We now see one execution listed in the All Executions report for each package. As before, All Executions accurately reflects an important aspect of the execution of the SerialControllerInFrameworkCE.dtsx SSIS package: The execution of the Controller and each Childpackage now have distinct Execution ID values.
When using specific Controllers with an SSIS Framework it’s common to create a single-package SSIS Application that simply starts the Controller, and then let the Controller package call the child packages. Parent.dtsx in SSIS Framework Community Edition is a generic metadata-driven Controller, but it doesn’t mind executing specific Controllers one bit!
Once Upon A Time…
Not too long ago, Kent Bradshaw and I endeavored to add automated parallel package execution to our Commercial and Enterprise SSIS Frameworks. We achieved our goal, but the solution added so much complexity to the Framework and its associated metadata that we opted to not market the implemented solution.
Why? Here are some reasons:
Starting SSIS packages in parallel is very easy to accomplish in the SSIS Catalog. The SYNCHRONIZED execution parameter is False by default. That means we could build a controller package similar to the SerialControllerInFrameworkCE.dtsx SSIS package – with precedence constraints between each Execute SQL Task, even – and the SSIS Catalog would start the packages in rapid succession. In some scenarios – such as the scenario discussed in this post (from which the current post was derived) – this then becomes a race condition engine.
A Race Condition Engine?
Yes. Because controlling only when packages start is not enough to effectively manage race conditions. To mitigate the race condition described in this post I need to make sure the dimension loaders complete before starting the fact loaders. A (much simplified) Controller for such a process could appear as shown here (click to enlarge):
I grabbed this screenshot after the dimension loader and some (vague) pre-operations process have completed in parallel but while the fact loader is still executing. Please note the combination of the Sequence Container and precedence constraint which ensure the fact loader doesnot start executing until the dimension loader execution is complete. The sequence container creates a “virtual step” whereby all tasks within the container must complete before the sequence container evaluates the precedence constraint. Since each task inside this container starts an SSIS package (and since the SYNCHRONIZED execution parameter is set to True by default in SSIS Framework Community Edition), nothing downstream of this container can begin executing until everything inside the container has completed executing. This is how we avoid the race condition scenario described earlier.
How does one automate this process in a framework?
It’s not simple.
The method Kent and I devised was to create and operate upon metadata used to define and configure a “virtual step.” In SSIS Framework Community Edition the Application Packages table is where we store the Execution Order attribute. We reasoned if two Application Package entities shared the same value for Execution Order, then the associated package(s) (I’m leaving out some complexity in the design here, but imagine executing the same package in parallel with itself…) compose a virtual step.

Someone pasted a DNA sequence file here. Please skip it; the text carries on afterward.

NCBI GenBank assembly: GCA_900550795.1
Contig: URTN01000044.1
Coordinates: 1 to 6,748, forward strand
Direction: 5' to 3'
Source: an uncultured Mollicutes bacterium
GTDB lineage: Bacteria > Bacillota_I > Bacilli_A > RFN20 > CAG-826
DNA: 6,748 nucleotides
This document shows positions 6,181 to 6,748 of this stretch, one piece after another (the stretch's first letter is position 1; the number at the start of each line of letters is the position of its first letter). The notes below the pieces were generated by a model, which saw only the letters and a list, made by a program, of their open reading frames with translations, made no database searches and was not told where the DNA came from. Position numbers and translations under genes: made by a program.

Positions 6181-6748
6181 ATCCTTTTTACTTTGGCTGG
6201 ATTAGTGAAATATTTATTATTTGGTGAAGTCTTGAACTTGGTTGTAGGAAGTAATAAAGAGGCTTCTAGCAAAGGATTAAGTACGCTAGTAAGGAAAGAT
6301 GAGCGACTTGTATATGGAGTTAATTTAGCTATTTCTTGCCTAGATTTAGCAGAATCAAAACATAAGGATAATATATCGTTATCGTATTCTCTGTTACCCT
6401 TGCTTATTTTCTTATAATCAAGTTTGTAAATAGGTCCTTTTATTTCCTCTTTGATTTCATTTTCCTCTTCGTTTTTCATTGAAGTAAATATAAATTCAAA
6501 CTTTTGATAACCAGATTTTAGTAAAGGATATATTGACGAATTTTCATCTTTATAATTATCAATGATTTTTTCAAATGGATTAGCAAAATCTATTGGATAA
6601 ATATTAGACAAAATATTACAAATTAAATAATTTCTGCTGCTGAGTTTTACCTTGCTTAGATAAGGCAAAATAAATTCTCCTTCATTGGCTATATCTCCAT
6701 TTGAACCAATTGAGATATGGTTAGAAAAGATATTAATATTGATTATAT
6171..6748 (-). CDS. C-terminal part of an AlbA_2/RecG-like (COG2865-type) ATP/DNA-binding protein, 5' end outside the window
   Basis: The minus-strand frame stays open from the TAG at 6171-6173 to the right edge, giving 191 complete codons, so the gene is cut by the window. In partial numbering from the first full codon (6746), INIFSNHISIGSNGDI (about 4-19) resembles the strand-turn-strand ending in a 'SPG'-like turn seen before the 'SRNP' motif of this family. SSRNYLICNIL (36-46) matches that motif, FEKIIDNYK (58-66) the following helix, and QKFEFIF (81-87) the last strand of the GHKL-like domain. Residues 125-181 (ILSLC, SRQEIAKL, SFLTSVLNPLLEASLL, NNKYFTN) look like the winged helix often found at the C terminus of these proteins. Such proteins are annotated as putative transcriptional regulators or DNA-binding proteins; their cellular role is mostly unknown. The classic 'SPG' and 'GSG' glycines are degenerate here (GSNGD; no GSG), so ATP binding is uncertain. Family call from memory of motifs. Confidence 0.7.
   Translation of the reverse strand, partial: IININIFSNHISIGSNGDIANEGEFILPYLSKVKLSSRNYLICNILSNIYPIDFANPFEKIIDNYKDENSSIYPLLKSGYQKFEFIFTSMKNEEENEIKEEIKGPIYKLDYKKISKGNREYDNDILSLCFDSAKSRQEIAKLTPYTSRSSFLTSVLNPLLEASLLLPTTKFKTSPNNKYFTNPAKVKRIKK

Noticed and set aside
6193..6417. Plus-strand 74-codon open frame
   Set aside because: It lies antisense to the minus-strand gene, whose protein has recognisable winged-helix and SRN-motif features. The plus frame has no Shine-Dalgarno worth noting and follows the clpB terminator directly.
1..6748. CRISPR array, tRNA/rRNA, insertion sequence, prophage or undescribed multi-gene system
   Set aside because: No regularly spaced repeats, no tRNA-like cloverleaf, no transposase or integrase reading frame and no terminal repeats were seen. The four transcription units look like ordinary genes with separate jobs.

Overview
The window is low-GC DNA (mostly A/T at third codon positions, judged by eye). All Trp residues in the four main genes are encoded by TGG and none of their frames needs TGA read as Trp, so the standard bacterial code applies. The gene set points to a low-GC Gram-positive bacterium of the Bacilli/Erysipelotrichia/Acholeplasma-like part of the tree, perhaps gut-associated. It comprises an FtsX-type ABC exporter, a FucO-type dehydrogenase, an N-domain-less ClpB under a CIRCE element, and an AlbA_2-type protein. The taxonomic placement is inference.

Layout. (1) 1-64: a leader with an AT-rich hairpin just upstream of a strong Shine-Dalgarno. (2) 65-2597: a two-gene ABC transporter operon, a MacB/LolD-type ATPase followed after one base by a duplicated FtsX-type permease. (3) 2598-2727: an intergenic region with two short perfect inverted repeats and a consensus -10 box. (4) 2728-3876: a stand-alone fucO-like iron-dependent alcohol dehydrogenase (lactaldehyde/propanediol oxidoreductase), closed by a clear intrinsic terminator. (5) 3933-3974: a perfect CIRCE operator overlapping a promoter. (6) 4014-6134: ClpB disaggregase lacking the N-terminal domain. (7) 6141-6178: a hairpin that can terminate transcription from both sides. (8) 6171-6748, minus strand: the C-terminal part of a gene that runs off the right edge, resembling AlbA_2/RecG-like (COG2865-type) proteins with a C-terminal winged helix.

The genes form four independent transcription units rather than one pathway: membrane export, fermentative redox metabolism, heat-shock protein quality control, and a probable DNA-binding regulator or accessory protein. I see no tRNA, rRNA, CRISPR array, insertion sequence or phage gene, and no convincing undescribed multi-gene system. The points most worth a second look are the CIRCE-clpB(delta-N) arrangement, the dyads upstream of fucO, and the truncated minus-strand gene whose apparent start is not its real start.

In a virtual step packages would start together, execute, and not proceed to the next virtual step – which could be another serial package execution or another collection of packages executing in parallel in yet another virtual step – until all packages in the current virtual step had completed execution. Here, again, I gloss over even more complexity regarding fault tolerance. Kent and I added metadata to configure whether a virtual step should fail if an individual package execution failed.
This was but one of our designs (we tried three). We learned managing execution dependency in a framework is not trivial. We opted instead to share the Controller pattern.
We Learned Something Else
While visiting a client who had deployed the Controller Pattern, we noticed something. The client used a plotter to print large copies of Controller control flows and post them on the walls outside his cubicle.
When we saw this we got it.
The tasks in the Controller’s control flow were well-named. They were, one could say, self-documenting. By posting updated versions of the Controller control flows whenever the design changed, the data engineer was informing his colleagues of changes to the process.
He didn’t need to explain what had changed. It was obvious to anyone stopping by his cubicle for a few minutes. Briliant!
In this post I wrote about some data integration theory. I also answered a question I regularly receive about performing parallel loads using SSIS Framework Community Edition. I finally covered some of the challenges of automating a solution to manage parallel execution of SSIS packages in a Framework.
Note: much of this material was shared earlier in this post. I broke the Controller Pattern part out in this post because the other post was really too long.